Written by: Lesly Fuentes
Reading Time: 3 minutes

Researchers estimate that up to 1 million American’s work as unpaid interns each year. Without wages to shoulder the cost of living, an unpaid internship deepens the existing social divide. The road to making unpaid internships a thing of the past isn’t a smooth one. In some cases, particularly nonprofit organizations, simply don’t have the financial means to pay their interns.

Over the past couple of years, the Nonprofit Leadership Alliance helped to make these unpaid internships more accessible by offering the Career Development Award. This Award program was designed to eliminate the barrier of an unpaid internship at a nonprofit organization (in- person or virtual) and increase the diversity of the nonprofit workforce by providing $2,000 internship stipends for students completing their Certified Nonprofit Professional (CNP) credential.

One recipient, Lesly Fuentes, completed their internship with Bridge Refugees Inc. Here our Lesly’s three main takeaways from this internship:

During the Summer of 2022, I worked as an interpreter with refugee families who relocated to Knoxville. I had only ever interpreted for my own family, so it was a positive change to do it for other people. Before this experience, I had contemplated whether being an interpreter would be a career choice worthy of pursuing post-graduation. After spending time with one family in particular, and seeing their faces relax due to the interpretation I provided, I felt a warm sensation of satisfaction. It reminded me of when I would interpret for my mother at doctor’s appointments when I was younger.

Comprehension and understanding can be taken for granted when one goes through their day-to-day life to be able to communicate with those around them. However, for others who make the brave decision to leave the place they know and go to an unknown territory, understanding the foreign language around them can be a hurdle. This made me realize the privilege that comes with being multilingual and being able to comprehend multiple languages. After my internship, I felt encouraged to bridge the gap between the languages I understand.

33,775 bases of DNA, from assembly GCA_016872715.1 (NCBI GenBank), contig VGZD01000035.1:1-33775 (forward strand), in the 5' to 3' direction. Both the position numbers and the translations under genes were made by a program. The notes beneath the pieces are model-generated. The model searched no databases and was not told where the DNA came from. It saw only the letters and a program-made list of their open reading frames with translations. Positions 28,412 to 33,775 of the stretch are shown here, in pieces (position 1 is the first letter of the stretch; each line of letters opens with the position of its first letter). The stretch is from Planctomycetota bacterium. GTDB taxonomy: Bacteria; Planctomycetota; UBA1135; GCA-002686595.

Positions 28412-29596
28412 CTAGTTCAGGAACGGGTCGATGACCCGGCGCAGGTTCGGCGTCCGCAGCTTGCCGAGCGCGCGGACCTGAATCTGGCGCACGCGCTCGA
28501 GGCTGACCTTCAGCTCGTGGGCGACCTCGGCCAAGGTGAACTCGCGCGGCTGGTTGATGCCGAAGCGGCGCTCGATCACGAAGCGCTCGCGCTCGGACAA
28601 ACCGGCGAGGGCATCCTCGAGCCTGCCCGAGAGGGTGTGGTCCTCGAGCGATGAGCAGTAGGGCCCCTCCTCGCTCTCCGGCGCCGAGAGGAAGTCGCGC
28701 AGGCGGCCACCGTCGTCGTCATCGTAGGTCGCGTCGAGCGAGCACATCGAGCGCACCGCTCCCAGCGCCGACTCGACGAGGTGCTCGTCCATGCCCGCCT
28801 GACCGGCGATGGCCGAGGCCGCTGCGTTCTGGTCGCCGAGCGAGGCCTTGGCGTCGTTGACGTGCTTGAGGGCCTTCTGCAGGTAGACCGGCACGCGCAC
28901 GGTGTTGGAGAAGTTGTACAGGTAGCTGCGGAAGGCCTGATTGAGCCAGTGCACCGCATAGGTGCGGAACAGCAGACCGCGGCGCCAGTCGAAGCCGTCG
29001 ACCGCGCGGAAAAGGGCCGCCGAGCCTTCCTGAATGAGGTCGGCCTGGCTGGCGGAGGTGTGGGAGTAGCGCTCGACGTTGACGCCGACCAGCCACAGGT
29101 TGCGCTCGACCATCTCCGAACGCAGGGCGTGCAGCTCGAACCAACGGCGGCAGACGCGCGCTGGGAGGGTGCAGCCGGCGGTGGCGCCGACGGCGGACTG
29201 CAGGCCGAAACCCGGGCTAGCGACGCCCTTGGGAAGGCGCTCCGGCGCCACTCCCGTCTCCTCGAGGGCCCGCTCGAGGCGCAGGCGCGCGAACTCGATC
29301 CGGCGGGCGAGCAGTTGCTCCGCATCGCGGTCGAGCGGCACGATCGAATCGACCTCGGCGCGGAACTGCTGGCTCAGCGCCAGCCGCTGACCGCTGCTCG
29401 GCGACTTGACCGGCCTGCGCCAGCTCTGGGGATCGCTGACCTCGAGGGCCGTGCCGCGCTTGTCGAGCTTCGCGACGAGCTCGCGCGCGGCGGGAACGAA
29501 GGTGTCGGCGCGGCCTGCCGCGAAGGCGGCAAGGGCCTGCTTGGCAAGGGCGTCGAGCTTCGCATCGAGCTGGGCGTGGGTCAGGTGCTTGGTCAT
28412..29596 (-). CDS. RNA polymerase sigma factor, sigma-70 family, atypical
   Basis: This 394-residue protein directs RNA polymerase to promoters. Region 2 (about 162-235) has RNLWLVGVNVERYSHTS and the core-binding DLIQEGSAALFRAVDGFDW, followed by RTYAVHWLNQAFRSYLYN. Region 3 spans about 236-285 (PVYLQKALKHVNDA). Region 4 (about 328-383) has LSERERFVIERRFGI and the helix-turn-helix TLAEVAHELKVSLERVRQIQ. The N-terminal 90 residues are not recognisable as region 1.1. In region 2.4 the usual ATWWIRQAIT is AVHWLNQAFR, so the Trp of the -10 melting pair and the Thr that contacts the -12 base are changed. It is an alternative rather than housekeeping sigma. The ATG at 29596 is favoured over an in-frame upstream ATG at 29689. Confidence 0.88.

Aside from the career opportunity that I was able to meditate on, I was put in a position to see firsthand that it takes a community to properly help distribute responsibilities so that one person does not feel overwhelmed. Though everyone had one goal in mind at the organization, no one person had the same task which allowed for individual creativity to take place without taking away from a collective effort to curate change. A key takeaway from my experience was that strength comes from empowering individuals rather than doing things for them. Bridge strongly promotes this concept, and I will take this idea with me wherever I go.

Lesly FuentesMeet the Author:

Hello! My name is Lesly Fuentes, and I am currently a first-generation senior at Maryville College majoring in Psychology with minors in Business and Spanish as well as pursuing the CNP credential.